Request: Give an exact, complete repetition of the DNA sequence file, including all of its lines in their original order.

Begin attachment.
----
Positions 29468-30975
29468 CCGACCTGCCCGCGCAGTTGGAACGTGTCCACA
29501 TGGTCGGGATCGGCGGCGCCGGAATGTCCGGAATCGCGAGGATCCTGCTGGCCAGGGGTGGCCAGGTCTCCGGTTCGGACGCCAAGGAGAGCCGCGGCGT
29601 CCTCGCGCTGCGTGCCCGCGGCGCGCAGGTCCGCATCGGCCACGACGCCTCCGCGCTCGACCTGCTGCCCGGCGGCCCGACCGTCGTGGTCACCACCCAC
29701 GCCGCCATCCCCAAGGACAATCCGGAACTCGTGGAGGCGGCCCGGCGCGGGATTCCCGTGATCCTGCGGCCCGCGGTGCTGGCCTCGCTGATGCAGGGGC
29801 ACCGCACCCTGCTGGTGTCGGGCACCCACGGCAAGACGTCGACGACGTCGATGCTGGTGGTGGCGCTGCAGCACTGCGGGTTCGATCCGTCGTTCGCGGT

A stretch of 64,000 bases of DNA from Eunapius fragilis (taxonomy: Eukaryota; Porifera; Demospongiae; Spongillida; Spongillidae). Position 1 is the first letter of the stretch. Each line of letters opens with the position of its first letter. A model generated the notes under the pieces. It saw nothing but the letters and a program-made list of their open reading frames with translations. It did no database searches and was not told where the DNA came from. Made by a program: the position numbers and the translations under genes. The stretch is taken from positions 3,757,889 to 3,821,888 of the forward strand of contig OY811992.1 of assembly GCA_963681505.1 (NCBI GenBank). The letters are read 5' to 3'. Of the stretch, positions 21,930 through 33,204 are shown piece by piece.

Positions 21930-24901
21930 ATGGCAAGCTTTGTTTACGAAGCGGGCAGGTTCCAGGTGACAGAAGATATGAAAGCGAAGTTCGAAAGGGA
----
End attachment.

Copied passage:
Positions 29468-30975
29468 CCGACCTGCCCGCGCAGTTGGAACGTGTCCACA
29501 TGGTCGGGATCGGCGGCGCCGGAATGTCCGGAATCGCGAGGATCCTGCTGGCCAGGGGTGGCCAGGTCTCCGGTTCGGACGCCAAGGAGAGCCGCGGCGT
29601 CCTCGCGCTGCGTGCCCGCGGCGCGCAGGTCCGCATCGGCCACGACGCCTCCGCGCTCGACCTGCTGCCCGGCGGCCCGACCGTCGTGGTCACCACCCAC
29701 GCCGCCATCCCCAAGGACAATCCGGAACTCGTGGAGGCGGCCCGGCGCGGGATTCCCGTGATCCTGCGGCCCGCGGTGCTGGCCTCGCTGATGCAGGGGC
29801 ACCGCACCCTGCTGGTGTCGGGCACCCACGGCAAGACGTCGACGACGTCGATGCTGGTGGTGGCGCTGCAGCACTGCGGGTTCGATCCGTCGTTCGCGGT

A stretch of 64,000 bases of DNA from Eunapius fragilis (taxonomy: Eukaryota; Porifera; Demospongiae; Spongillida; Spongillidae). Position 1 is the first letter of the stretch. Each line of letters opens with the position of its first letter. A model generated the notes under the pieces. It saw nothing but the letters and a program-made list of their open reading frames with translations. It did no database searches and was not told where the DNA came from. Made by a program: the position numbers and the translations under genes. The stretch is taken from positions 3,757,889 to 3,821,888 of the forward strand of contig OY811992.1 of assembly GCA_963681505.1 (NCBI GenBank). The letters are read 5' to 3'. Of the stretch, positions 21,930 through 33,204 are shown piece by piece.

Positions 21930-24901
21930 ATGGCAAGCTTTGTTTACGAAGCGGGCAGGTTCCAGGTGACAGAAGATATGAAAGCGAAGTTCGAAAGGGA